Me three. Looking at Nibali day after day I find myself, erm, bemused. To me, this is not a normal-looking performance. To cast suspicion on, let alone condemn, someone without evidence feels uncomfortable, but this is weird riding and doesn't resemble any cycle racing that I'm familiar with.
BobGolden

Posts:24

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05/24/2013 01:16 PM
It's hard to even label it as "news", just another day in the life of the "killer." Like KR and many others, the news to me was that anyone would give him a ride.
pikeHillRoad

Posts:95

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05/24/2013 01:55 PM
Hey PlanB - Aside from the TT, what strikes you as weird riding? Nibali seems super strong, but is there anything in how he is approaching the racing that hits you? really I am just curious. I personally cannot recall him ever be this strong on a sustained basis.
jmdirt

Posts:752

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05/24/2013 03:00 PM
Entheo, do you have a link for that? I can only find this open letter from Pat to LA:
http://redkiteprayer.com/tag/lance-armstrong/ (scroll down pas the lycra blurp)
PlanB

Posts:15

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05/24/2013 03:39 PM
The hardest element, arguably, in cycling is rhythm change. It's the last piece of the conditioning puzzle to fall into place, and it usually doesn't happen at all without racing, where rhythms are naturally stochastic and violent in a way that is elusive in training. But even at the point of peak form, it's the element that is most vulnerable because so much glycogen is deployed in those explosive moments. Starch replenishment being notoriously difficult in stage racing, ten days into it you're starting to go into a glycogen and substrate deficit. On each successive day, a little less is available for that stage. Being very careful and very judicious with efforts that exceed sustainable, steady, oxidative thresholds merely delays the onset of that baseline deficit. So you may see climbers, say, going well in the second and third weeks if, and only if, they have been protected from violent activity beforehand.

What's weird-looking to me about Nibali is that his efforts, his heavy accelerations as well as his responses to those of others, day after day, don't seem to be of the slightest concern to him. There's no husbanding of energy here. There's no sense of playing anything safely, waiting for others to undo damage from attacks and so forth. The fittest 'natural' rider in a Grand Tour, however great his talent, shouldn't be able to do this, these big detonations, on more than two or three occasions in the whole race. But pretty much every day, Nibali's riding has looked to me like what a clean classics guy can just barely manage on a single Sunday.

And, yeah, that time trial ...
Entheo

Posts:317

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05/24/2013 03:47 PM
Posted By Justin jmdirt on 05/24/2013 03:00 PM
Entheo, do you have a link for that? I can only find this open letter from Pat to LA:
http://redkiteprayer.com/tag/lance-armstrong/ (scroll down pas the lycra blurp)


the conversation is referenced on lance's twitter feed. go to twitter and search for @lancearmstrong
Keith Richards

Posts:759

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05/24/2013 05:16 PM
I admit to being surprised about the extent to which people are distancing themselves. He is being totally thrown under the bus.
----- It is his word versus ours. We like our word. We like where we stand and we like our credibility."--Lance Armstrong.
Keith Richards

Posts:759

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05/24/2013 07:05 PM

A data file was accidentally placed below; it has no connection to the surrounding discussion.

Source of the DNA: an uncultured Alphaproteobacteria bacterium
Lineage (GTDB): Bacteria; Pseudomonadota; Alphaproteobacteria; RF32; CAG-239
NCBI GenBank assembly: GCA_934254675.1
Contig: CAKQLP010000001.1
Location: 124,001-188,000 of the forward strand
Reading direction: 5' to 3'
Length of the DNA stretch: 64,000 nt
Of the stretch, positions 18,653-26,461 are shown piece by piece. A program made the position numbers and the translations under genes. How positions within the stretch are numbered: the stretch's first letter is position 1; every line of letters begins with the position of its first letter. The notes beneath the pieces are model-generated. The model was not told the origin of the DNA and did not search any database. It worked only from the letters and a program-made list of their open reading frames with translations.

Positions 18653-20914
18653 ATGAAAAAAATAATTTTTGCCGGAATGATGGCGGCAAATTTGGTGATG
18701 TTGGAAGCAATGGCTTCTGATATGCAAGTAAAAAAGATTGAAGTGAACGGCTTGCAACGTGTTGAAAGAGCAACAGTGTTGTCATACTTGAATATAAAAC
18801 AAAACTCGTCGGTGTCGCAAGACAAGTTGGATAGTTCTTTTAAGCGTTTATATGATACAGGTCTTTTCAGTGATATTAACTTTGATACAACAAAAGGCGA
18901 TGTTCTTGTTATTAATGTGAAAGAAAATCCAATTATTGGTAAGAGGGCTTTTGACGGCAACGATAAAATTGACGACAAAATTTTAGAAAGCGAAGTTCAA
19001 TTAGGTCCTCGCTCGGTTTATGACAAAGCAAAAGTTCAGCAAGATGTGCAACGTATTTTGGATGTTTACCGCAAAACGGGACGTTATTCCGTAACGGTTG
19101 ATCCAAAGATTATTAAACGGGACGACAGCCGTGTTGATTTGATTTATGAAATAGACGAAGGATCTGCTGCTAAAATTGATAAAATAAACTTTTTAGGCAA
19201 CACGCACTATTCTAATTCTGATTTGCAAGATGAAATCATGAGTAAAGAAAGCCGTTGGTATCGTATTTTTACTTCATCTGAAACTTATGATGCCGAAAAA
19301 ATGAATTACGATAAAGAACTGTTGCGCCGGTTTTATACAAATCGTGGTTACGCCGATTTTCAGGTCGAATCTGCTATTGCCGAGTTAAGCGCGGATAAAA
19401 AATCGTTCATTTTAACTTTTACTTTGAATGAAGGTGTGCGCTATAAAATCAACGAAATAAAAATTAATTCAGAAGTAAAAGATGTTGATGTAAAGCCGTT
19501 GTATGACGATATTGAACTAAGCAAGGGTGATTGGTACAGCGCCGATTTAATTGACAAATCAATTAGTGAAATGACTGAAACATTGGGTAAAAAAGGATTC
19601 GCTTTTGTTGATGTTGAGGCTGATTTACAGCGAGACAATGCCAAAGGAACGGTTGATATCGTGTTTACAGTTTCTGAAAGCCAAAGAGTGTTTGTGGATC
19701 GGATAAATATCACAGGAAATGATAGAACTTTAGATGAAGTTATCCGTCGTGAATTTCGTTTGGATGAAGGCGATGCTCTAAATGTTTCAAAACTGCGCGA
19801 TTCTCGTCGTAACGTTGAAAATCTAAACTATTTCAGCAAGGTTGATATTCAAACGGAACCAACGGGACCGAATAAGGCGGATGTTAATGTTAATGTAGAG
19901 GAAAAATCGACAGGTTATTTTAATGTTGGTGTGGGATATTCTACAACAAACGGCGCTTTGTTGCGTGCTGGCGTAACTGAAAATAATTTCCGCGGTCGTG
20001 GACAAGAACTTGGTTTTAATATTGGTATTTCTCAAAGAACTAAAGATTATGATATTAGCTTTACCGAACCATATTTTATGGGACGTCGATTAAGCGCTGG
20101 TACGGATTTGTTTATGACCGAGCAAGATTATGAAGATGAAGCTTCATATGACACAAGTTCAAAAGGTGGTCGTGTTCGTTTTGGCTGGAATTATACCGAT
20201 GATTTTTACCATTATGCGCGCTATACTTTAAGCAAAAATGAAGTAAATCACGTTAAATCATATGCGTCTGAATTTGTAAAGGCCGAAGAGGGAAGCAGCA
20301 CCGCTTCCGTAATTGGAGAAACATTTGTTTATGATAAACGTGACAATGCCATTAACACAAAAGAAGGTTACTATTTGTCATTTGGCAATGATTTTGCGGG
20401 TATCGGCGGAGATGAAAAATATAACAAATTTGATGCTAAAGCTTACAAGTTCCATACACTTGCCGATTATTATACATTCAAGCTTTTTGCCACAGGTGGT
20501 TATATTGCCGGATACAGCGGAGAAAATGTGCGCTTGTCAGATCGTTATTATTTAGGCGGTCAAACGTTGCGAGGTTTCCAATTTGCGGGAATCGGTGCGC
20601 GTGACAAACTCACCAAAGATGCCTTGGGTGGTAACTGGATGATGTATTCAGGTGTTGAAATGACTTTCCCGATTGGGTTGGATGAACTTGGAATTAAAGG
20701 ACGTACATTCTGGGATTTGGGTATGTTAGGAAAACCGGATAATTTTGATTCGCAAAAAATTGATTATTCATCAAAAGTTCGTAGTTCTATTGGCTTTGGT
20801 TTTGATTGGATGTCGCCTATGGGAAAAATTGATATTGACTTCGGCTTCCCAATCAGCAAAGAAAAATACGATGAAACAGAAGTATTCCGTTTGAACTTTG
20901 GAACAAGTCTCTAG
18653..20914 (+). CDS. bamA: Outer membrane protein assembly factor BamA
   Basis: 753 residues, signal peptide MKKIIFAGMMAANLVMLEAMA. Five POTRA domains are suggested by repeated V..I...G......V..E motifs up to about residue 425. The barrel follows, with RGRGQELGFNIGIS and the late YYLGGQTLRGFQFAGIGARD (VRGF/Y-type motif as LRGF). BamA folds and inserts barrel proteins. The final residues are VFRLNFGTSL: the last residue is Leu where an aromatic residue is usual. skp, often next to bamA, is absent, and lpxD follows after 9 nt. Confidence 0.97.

Robert Millar takes Danilo DiLuca to the woodshed FOR REAL.

OUCH!
----- It is his word versus ours. We like our word. We like where we stand and we like our credibility."--Lance Armstrong.
pikeHillRoad

Posts:95

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05/24/2013 07:56 PM
PlanB thanks for the insight. It certainly rings right to me but I am pretty removed.
Entheo

Posts:317

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05/25/2013 09:06 AM
Posted By Brendan Frye on 05/24/2013 03:39 PM
The hardest element, arguably, in cycling is rhythm change. It's the last piece of the conditioning puzzle to fall into place, and it usually doesn't happen at all without racing, where rhythms are naturally stochastic and violent in a way that is elusive in training. But even at the point of peak form, it's the element that is most vulnerable because so much glycogen is deployed in those explosive moments. Starch replenishment being notoriously difficult in stage racing, ten days into it you're starting to go into a glycogen and substrate deficit. On each successive day, a little less is available for that stage. Being very careful and very judicious with efforts that exceed sustainable, steady, oxidative thresholds merely delays the onset of that baseline deficit. So you may see climbers, say, going well in the second and third weeks if, and only if, they have been protected from violent activity beforehand.

What's weird-looking to me about Nibali is that his efforts, his heavy accelerations as well as his responses to those of others, day after day, don't seem to be of the slightest concern to him. There's no husbanding of energy here. There's no sense of playing anything safely, waiting for others to undo damage from attacks and so forth. The fittest 'natural' rider in a Grand Tour, however great his talent, shouldn't be able to do this, these big detonations, on more than two or three occasions in the whole race. But pretty much every day, Nibali's riding has looked to me like what a clean classics guy can just barely manage on a single Sunday.

And, yeah, that time trial ...


i haven't had the luxury of witnessing any of the giro this year, so it's not possible for me to see what's fishy. however, roberto heras, in an interview many years ago, talked about the changes in rhythm being key to destroying your opponents on climbs. and he should know, fueled as he was by Edgar. only so many matches to burn, so if it looks like rasmussen/contador heaping multiple salvos on each other day after day, it's probably a duck.